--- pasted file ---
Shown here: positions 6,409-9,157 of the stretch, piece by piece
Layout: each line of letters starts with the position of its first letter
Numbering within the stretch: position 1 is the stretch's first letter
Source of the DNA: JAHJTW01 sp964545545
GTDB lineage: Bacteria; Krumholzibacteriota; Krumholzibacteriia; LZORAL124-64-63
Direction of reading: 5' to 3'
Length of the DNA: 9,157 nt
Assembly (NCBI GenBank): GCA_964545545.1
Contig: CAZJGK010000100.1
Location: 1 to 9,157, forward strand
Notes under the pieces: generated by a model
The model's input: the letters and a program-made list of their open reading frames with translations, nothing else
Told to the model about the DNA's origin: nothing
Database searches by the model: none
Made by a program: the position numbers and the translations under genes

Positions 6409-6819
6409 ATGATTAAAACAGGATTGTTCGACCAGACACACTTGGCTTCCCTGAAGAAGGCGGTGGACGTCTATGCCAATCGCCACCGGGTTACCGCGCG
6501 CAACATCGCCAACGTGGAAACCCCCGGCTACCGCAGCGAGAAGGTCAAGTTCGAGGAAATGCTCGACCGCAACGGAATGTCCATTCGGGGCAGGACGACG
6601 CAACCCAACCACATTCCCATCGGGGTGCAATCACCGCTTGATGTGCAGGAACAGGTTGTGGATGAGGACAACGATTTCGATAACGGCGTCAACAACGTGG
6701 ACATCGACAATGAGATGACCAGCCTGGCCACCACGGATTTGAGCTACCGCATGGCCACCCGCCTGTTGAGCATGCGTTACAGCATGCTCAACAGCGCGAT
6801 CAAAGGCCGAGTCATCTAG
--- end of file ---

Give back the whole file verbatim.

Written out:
Shown here: positions 6,409-9,157 of the stretch, piece by piece
Layout: each line of letters starts with the position of its first letter
Numbering within the stretch: position 1 is the stretch's first letter
Source of the DNA: JAHJTW01 sp964545545
GTDB lineage: Bacteria; Krumholzibacteriota; Krumholzibacteriia; LZORAL124-64-63
Direction of reading: 5' to 3'
Length of the DNA: 9,157 nt
Assembly (NCBI GenBank): GCA_964545545.1
Contig: CAZJGK010000100.1
Location: 1 to 9,157, forward strand
Notes under the pieces: generated by a model
The model's input: the letters and a program-made list of their open reading frames with translations, nothing else
Told to the model about the DNA's origin: nothing
Database searches by the model: none
Made by a program: the position numbers and the translations under genes

Positions 6409-6819
6409 ATGATTAAAACAGGATTGTTCGACCAGACACACTTGGCTTCCCTGAAGAAGGCGGTGGACGTCTATGCCAATCGCCACCGGGTTACCGCGCG
6501 CAACATCGCCAACGTGGAAACCCCCGGCTACCGCAGCGAGAAGGTCAAGTTCGAGGAAATGCTCGACCGCAACGGAATGTCCATTCGGGGCAGGACGACG
6601 CAACCCAACCACATTCCCATCGGGGTGCAATCACCGCTTGATGTGCAGGAACAGGTTGTGGATGAGGACAACGATTTCGATAACGGCGTCAACAACGTGG
6701 ACATCGACAATGAGATGACCAGCCTGGCCACCACGGATTTGAGCTACCGCATGGCCACCCGCCTGTTGAGCATGCGTTACAGCATGCTCAACAGCGCGAT
6801 CAAAGGCCGAGTCATCTAG